T cell proliferative capacity, lytic granule loading, or cytotoxic potential here or in prior work. It remains possible that one or several host or viral factors may increase peak viremia during acute infection, resulting in disruption of proliferative or cytotoxic capacity. However, this is a separate issue because the subject of the present study is to determine those functions that are disrupted during the chronic phase of infection. The results of the present study suggest that proliferative and cytotoxic capacity are disrupted functions of the HIV-specific CD8+
T cell response. A formal demonstration that cells with these functions intact cause immunologic control of lentiviral replication would require passive-transfer studies in humans or experimental animals.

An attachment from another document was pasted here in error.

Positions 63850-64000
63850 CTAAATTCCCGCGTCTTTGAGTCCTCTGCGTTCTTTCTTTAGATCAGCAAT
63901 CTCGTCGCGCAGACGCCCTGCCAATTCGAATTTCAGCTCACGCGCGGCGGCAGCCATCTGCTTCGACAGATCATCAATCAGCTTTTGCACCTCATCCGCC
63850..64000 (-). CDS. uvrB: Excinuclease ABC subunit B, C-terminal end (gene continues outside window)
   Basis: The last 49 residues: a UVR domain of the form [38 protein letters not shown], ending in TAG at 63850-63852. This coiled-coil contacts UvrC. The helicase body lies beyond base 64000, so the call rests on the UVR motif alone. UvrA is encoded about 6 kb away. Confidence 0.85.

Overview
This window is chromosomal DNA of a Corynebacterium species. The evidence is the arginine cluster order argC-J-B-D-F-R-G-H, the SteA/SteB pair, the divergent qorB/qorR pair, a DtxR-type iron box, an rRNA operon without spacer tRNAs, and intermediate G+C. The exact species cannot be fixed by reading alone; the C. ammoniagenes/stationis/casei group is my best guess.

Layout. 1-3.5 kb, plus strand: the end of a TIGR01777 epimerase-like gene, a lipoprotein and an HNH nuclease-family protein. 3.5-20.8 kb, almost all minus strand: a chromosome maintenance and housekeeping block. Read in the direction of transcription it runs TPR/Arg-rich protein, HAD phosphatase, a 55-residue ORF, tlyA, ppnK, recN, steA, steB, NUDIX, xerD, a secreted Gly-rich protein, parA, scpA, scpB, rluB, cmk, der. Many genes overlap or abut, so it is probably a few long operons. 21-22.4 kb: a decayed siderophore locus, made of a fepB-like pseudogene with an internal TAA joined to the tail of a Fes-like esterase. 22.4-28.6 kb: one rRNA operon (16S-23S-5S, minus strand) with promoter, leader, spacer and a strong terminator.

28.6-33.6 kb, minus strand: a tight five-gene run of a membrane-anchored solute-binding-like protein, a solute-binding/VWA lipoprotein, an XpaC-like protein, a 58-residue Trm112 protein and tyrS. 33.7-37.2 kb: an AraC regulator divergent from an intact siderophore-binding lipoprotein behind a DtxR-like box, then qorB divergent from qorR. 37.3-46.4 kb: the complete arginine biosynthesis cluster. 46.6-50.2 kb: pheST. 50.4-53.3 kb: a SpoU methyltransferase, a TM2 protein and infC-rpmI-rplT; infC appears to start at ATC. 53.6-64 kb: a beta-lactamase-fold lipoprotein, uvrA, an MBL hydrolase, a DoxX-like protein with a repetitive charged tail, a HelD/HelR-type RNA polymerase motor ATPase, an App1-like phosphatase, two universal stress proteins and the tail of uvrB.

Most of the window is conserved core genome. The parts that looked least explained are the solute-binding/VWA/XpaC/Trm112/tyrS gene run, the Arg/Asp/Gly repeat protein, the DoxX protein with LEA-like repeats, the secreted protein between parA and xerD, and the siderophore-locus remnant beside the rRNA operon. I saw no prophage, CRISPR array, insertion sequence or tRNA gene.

Perhaps most importantly, data from the present study suggest that induction of cells able to undergo rapid expansion and mediate cytotoxicity upon antigen encounter are possible goals for HIV vaccines. Most vaccine trials and studies of chronic infection have relied heavily upon detection of HIV-specific cells by cytokine secretion in response to high concentrations of non-optimal peptides with excess costimulatory antibodies and varying degrees of intercell contact. The HIV-infected cell assay used in the present study permits measurement of the response in the context of maintained major histocompatibility complex (MHC)-peptide stoichiometry, Nef-mediated MHC downregulation, and naturally processed peptides. The findings of the present study demonstrate the qualitative features of an effective virus-specific CD8+ T cell response that should be considered in the testing of the next generation of prophylactic and therapeutic vaccines for HIV.